How It Went Down began with sixteen-year-old Tariq Johnson, recently shot, bleeding on the sidewalk. His shooter, Jack Franklin, was soon apprehended but was released on a theory of self-defense. The facts surrounding the shooting quickly became muddled and contested. Was Tariq causing trouble? Was he carrying a gun? Was he a good kid trying to make his way through the neighborhood, or was he a colors-flying, drug-selling gang member? Does it really matter?

The book explored the shooting and its aftermath from many different, and sometimes conflicting, points of view. By presenting varying narrators, Magoon showed that we probably can never know exactly what happened in incidents that were a lightning rod for a community.

Magoon sprinkled the book with poetic and intriguing descriptions of the lives of her characters. An example is this passage by Tariq’s mother, Redeema:

Cops got a special way of knocking at the door. With the meat of the fist. Sets the whole wall a-shaking.

Next thing that comes – it ain’t never good news.

I also liked this description by Jennica, a server at a local diner, who changed her nametag to read Jen because:

People always wanted to strike up conversation about it. Oh, that’s pretty, and so forth. Especially some of the jerks who come in and think I’m into them because I smile and bring them food. Like they don’t even get that it’s my job; they think I’m doing it for fun or something, like I’m doing something special just for them.

Because the main action in the book, Tariq’s fatal shooting, happened before the book even began, Magoon spent time establishing side characters and their lives and peculiarities. She introduced love stories, night wanderings, and gang politics. Most of these were soggy and uninteresting. They were also scattered and random, which meant I didn’t really care about what was happening to them. Relatedly, none of the characters were fully-developed or deep enough, except maybe the one character the reader didn’t get to hear from, Tariq.

In How It Went Down, Magoon presented a need examination of her devastating topic, but it wasn’t as powerful or compelling as it might have been in more capable hands.

4/6: worth reading

Other reviews:

Los Angeles Times
Books YA Love

Cute, Quaint, Hungry and Romantic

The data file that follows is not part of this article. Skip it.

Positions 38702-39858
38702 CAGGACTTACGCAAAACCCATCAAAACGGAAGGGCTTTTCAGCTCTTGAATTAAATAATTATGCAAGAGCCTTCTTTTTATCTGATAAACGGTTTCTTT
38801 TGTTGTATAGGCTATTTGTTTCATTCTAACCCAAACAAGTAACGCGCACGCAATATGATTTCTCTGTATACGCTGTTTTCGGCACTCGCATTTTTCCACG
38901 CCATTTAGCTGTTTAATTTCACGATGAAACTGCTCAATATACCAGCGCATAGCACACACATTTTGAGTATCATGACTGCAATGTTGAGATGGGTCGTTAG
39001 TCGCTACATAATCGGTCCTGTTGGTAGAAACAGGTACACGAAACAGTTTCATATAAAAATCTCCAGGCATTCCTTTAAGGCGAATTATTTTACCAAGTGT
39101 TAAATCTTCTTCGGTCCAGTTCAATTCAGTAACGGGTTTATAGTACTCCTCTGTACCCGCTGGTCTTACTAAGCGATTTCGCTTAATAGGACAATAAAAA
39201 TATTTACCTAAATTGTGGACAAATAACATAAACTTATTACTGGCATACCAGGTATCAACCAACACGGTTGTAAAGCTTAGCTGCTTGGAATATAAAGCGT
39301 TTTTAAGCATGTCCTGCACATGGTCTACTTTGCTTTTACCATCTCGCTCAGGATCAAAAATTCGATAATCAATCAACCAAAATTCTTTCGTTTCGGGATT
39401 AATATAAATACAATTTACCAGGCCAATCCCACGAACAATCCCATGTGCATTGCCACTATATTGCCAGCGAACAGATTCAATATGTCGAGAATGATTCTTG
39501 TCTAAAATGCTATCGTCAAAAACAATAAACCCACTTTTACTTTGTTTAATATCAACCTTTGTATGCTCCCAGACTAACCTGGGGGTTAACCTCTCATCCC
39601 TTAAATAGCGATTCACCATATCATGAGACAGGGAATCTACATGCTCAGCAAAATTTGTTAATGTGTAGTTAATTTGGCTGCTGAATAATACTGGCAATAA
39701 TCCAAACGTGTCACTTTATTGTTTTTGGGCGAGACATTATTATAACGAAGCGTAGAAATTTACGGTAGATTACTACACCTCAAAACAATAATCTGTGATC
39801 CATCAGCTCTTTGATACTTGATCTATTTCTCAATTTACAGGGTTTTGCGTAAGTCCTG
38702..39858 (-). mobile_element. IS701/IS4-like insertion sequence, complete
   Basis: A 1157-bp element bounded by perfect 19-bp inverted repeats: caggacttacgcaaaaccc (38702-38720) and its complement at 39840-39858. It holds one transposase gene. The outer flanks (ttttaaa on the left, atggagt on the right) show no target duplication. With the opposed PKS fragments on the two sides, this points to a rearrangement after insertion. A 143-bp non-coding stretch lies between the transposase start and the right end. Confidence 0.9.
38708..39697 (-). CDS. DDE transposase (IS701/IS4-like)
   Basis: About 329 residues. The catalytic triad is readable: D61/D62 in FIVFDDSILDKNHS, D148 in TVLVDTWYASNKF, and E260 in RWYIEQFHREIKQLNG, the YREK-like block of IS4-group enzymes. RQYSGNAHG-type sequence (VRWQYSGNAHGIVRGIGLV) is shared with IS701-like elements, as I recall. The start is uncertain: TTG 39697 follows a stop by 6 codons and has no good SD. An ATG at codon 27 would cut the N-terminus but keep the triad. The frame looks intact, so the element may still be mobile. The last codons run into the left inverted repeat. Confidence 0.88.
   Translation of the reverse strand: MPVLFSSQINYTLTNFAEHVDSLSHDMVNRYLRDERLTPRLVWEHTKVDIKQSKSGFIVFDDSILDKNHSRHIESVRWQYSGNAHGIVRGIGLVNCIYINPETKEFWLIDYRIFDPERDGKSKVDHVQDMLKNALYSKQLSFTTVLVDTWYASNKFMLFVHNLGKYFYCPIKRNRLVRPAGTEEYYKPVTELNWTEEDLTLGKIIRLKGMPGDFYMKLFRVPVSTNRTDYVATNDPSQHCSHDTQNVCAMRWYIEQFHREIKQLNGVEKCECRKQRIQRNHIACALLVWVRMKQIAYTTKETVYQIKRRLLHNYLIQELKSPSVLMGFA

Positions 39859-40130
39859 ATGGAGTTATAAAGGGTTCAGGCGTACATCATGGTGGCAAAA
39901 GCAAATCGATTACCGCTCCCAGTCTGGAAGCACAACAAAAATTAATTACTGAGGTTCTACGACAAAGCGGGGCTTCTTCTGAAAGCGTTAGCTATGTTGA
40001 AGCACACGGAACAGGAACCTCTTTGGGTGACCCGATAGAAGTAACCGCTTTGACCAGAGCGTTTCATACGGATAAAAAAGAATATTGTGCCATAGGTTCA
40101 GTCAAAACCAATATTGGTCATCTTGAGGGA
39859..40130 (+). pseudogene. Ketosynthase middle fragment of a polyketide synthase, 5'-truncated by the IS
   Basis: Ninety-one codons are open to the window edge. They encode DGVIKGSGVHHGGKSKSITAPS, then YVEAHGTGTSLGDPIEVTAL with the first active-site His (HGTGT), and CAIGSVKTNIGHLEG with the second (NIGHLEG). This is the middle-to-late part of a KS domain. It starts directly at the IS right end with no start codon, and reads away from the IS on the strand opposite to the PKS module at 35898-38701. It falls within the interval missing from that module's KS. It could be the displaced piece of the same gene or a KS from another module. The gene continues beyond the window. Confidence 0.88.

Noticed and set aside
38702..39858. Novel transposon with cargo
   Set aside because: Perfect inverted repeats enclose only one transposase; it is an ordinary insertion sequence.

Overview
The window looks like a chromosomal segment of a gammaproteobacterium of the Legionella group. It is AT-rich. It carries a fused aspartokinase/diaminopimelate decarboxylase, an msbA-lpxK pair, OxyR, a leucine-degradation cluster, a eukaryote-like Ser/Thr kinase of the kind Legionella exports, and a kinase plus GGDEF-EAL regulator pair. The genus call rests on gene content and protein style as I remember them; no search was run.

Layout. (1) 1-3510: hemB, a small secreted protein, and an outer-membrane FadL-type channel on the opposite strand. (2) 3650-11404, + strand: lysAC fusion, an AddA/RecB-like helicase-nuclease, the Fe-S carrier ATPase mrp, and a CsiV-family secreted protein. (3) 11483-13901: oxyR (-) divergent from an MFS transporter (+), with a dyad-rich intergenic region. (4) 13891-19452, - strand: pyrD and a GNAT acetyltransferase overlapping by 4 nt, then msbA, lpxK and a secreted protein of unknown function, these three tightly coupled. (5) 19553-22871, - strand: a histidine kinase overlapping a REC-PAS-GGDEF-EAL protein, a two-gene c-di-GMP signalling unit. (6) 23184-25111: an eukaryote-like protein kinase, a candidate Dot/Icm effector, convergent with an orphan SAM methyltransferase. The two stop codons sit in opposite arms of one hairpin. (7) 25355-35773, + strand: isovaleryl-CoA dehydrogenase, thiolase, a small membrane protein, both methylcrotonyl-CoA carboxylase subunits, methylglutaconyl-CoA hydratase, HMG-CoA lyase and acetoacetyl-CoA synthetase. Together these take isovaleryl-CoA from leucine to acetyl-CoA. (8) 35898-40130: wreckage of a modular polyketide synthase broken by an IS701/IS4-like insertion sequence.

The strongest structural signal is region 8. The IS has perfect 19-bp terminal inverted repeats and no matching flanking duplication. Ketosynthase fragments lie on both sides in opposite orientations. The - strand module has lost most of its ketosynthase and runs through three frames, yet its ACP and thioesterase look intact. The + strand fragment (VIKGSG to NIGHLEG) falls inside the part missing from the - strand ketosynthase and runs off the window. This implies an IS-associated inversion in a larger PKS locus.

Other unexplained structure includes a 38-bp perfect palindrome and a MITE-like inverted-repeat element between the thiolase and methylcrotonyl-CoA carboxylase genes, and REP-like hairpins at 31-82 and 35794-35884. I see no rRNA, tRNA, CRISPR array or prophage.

Cute, Quaint, Hungry and Romantic: The Aesthetics of Consumerism by Daniel Harris 

publication date: 2000
pages: 265
ISBN: 0-465-02848-9

I present for you another bitter, overblown nonfiction book. How do I keep getting tricked into reading these? I guess that’s what happens when I judge a book by its cover (and title).

In Cute, Quaint, Hungry and Romantic, Harris attempted to enlighten us, dear readers, with all the aesthetics that marketers use to manipulate us into buying their stuff, from “cute” to “cleanness.” He was very very serious about his undertaking. Here’s a sample sentence that shows just how seriously, and non-sensically, he took it:

The stylistic distortions of the market-place often reflect tensions in our attitudes towards the things and people around us: towards our children, whose waywardness we seek to smother beneath the conventions of cuteness; towards parents, whose denial of adolescents’ sexuality and independence our offspring throw back in our faces by adopting the exaggerated mannerisms of coolness; and even towards computer software, whose gaudy aesthetic emerges from the anarchic aspirations of programmers who seek to hide from themselves the dull, bureaucratic realities of their lives.

That sentence got crazier and crazier until it was a great big WHAT?!?!

I don’t know why he took this topic so seriously and reacted to it so brutally. Sure, I’m not fan of manipulative marketing, but, as he admitted, he can’t see an alternative. Instead, in his infinite wisdom, he always felt:

[I]t is sufficient for me to destroy – to slash, to burn – and [I] have never felt any desire to formulate utopian solutions, not only because I wish to avoid blunting the full force of my skepticism and palliating my reader’s urgent need for happy endings, but because I frankly do not have any answers to offer, no five-year plan, no program for reform, no campaign for organizing the Great Leap Forward into paradise on Earth.

(If the above passages are not enough to convince you that the author is seemingly a pompous dick, maybe this will: in his acknowledgements he thanks his ex in a way that reminds everyone that they used to date and are now great friends, notwithstanding his ex’s new guy:

As always, I would like to thank my former lover Anthony Aziz and his current companion Sammy Cucher for their loyalty and friendship. Life wouldn’t be the same without these two tremendous friends.)

Maybe I could have found the book’s discussion of marketing and aesthetics interesting. Probably not. But it’s tough to tell because it was hard to look past the author’s excessive and silly analysis.

2/6: many problems

other reviews of the book:

Publishers Weekly
12 Frogs